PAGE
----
Warlike Operations AreaInternational Transport Workers Federation (ITF)/ International Bargaining Forum (IBF)12 n.m. off Somali North Coast---Promulgation: 1 July 2014[22]
HRAInternational Transport Workers Federation (ITF)/ International Bargaining Forum (IBF)-Rhiy di-Irisal on Suqutra Island to 14 18°N, 53°E to the coastline at the border between Yemen and Oman, together with a 400-mile zone off the eastern coast of Somalia i.e. from Suqutra Island down to the Kenyan border in the South-Coastline at the border of Djibouti and Somalia to 11 48 ° N, 45°E; from 12° N, 45°E to Mayyun Island(Bab-al-Mandap Straits)Promulgation: ITF (1 April 2011)/ IBF (25 Mar 2011). Excludes Internationally Recognised Transit Corridor (IRTC). Reviewed 1 July 2014[22]
Extended Risk AreaInternational Transport Workers Federation (ITF); International Bargaining Forum (IBF)26°N78°E10°SCoastline at the border of Djibouti and Somalia to 11 48 ° N, 45°E; from 12° N, 45°E to Mayyun Island(Bab-al-Mandap Straits)Promulgation: ITF (1 April 2011)/ IBF (25 Mar 2011). Includes IRTC

Controversy

With the decline of the number of successful and attempted piracy incidents since 2012, the extent and scope of the HRA has increasingly become controversial. This notably concerns whether the territorial waters and EEZ’ of the Western Indian Ocean littorals should be considered part of the HRA.[23]

Position of Coastal States

Littoral states want the scope of the HRA reviewed on account of economic considerations as well as the proliferation of arms and ammunition in the HRA.[23]

Position of Shipping Industry

The shipping industry assessment is that it is yet early to revise that scope of the HRA as revising the HRA could lead to 'loss of awareness' in the industry and possible 'disengagement' of naval actors.[23]

Developments

2012

Nov 2012

At the 12th CGPCS held on 25 Jul 2012, CGPCS 'noted' the continued reduction in the reach and extent of piracy in the East Arabian Sea, especially east of 70 degrees East, and asked Working Group (WG) 3 to consider a review of the HRA through discussions with industry, the drafters of BMP.[24]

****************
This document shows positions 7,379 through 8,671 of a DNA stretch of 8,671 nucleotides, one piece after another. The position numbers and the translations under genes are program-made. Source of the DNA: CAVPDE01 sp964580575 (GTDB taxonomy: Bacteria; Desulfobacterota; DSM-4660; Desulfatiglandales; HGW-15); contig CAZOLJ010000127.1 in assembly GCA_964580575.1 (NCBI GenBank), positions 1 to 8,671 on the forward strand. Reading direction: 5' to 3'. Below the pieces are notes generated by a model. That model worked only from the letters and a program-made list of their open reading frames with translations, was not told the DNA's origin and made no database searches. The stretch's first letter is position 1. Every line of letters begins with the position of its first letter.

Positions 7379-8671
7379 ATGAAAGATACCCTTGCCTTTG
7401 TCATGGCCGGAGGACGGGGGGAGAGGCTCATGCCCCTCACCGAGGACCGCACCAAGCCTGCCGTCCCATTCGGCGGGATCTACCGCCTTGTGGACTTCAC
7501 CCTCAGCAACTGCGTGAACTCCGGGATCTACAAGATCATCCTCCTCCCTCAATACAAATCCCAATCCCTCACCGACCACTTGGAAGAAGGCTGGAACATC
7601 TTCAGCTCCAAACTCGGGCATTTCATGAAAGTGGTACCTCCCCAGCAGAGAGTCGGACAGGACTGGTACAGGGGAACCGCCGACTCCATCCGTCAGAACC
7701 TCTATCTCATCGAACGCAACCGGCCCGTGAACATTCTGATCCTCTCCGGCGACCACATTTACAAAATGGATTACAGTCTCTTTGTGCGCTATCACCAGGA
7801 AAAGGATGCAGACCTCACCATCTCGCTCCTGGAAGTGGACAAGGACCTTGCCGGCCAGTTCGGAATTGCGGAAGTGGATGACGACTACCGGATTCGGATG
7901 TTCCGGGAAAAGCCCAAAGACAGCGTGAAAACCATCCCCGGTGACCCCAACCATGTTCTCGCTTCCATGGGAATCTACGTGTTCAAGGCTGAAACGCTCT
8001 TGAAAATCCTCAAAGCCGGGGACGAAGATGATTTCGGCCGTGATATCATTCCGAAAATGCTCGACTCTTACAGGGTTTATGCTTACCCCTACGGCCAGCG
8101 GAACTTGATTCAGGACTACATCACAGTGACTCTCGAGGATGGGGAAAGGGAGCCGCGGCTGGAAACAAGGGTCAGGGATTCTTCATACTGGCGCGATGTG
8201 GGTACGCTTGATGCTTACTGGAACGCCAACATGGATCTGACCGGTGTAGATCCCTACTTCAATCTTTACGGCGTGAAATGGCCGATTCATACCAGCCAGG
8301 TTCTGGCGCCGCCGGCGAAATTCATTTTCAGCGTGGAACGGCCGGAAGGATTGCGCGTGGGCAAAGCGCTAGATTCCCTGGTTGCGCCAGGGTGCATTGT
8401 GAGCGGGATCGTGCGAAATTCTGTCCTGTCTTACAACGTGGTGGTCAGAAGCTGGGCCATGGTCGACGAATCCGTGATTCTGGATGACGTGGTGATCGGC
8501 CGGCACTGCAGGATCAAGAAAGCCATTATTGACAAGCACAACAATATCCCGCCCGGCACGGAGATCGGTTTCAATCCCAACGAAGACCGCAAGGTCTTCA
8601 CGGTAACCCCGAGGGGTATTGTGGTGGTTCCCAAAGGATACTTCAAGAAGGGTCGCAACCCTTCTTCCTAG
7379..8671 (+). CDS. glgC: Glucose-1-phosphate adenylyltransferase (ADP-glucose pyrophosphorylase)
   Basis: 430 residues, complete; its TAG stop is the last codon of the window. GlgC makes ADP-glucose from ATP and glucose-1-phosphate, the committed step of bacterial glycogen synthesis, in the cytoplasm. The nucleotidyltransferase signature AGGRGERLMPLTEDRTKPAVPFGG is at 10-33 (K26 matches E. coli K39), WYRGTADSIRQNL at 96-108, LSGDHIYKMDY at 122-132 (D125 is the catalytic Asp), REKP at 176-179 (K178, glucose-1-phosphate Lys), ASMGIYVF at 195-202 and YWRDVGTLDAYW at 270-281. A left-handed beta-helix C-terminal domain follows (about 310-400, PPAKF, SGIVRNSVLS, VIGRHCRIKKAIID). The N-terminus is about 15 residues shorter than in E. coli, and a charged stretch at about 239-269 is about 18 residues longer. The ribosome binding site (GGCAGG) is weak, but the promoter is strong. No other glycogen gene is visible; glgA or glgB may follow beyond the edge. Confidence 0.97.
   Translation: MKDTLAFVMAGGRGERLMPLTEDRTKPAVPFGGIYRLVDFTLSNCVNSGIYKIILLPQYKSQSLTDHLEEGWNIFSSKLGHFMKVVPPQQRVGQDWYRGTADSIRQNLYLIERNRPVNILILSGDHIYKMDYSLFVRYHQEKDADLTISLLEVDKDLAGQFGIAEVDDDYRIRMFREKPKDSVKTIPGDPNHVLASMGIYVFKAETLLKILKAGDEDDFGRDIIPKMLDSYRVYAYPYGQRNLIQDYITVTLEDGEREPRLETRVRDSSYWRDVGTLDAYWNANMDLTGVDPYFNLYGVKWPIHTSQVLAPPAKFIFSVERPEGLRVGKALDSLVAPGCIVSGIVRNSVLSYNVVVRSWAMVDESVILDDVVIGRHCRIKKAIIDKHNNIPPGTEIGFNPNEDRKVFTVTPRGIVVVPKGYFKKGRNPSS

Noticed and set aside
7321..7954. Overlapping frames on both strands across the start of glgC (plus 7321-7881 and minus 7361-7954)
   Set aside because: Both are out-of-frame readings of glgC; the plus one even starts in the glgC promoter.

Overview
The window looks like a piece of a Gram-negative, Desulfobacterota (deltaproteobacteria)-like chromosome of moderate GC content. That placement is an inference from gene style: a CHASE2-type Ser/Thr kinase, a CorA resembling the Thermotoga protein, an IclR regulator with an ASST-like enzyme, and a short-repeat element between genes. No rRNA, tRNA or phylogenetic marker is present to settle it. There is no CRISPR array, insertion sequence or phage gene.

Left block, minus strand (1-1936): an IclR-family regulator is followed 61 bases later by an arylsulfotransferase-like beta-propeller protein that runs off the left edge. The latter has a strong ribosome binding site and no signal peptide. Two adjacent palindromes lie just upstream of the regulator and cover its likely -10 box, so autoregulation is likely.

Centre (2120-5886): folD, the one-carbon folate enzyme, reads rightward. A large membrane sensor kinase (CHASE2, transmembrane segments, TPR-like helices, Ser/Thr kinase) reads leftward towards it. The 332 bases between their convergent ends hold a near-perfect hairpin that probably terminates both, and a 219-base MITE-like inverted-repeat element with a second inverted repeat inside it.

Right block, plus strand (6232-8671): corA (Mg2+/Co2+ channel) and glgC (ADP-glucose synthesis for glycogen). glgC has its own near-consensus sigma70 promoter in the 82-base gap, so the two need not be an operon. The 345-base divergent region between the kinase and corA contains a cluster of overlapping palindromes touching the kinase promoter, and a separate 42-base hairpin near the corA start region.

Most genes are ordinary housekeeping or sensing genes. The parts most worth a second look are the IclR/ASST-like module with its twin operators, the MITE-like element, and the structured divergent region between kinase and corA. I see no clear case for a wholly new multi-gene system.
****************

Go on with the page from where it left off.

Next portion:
Nov 2012

At the 13th CGPCS held on 11 Dec 2012, CGPCS 'noted' the proposed meeting of a sub-group of WG 3 on 15 January 2013 in London which will include interested Member States and representatives of the insurance and maritime industry to further discuss the issue of the review of existing boundaries of the HRA on an objective and transparent basis taking into account actual incidents of piracy.[25]

2013

January 2013

At the WG3 ad hoc meeting on HRA on 15 January 2013 at London, Egypt, India, and Oman submitted papers replying to inquiries of the industry and requesting review of the scope of the HRA.[26]

May 2013

At the 14th CGPCS held on 1 May 2013, it was decided that WG3 will hold another ad hoc meeting on the HRA in the second half 2013 to review the threat assessment by naval forces, any changes in the position of stakeholders, and the possibility of reducing the scope of the HRA.[26]

November 2013

At the 15th CGPCS Plenary session, the Chair of Working Group 3 (WG3) noted the enduring concern of countries over the scope of the HRA and submitted that the industry desired more time for internal deliberation after the first meeting of a SHADE working group to conduct a threat analysis in December 2013. Several delegations expressed the importance of implementing the convening of an ad hoc meeting to review the scope of HRA before the end of 2013 and expressed regret that the meeting has not been convened. Those delegations expressed their view that the 'extended HRA as outlined in BMPs 3 and 4 does not reflect the reality regarding piracy activity in the Red Sea and some parts of the Indian Ocean'.[27]

2014

May 2014

At the 16th CGPCS plenary, on 14 May 2014, it was noted that 'the enduring concern of some countries on the scope of the HRA' and 'the fact that the ad hoc meeting to discuss this issue, as agreed to in previous Plenaries, is yet to be held' and it was agreed to convene an ad hoc meeting on the HRA issue just before the 17th Plenary.[27]

October 2014

A special, ad hoc meeting on the scope of the HRA was convened on 26 October 2014, by the (CGPCS), prior to the 17th Plenary. The meeting agreed that a future meeting on the same subject should be convened by the Chair of the CGPCS by end of Mar 15 to facilitate a recommendation on the review of the scope of the HRA.[28]

2015

March 2015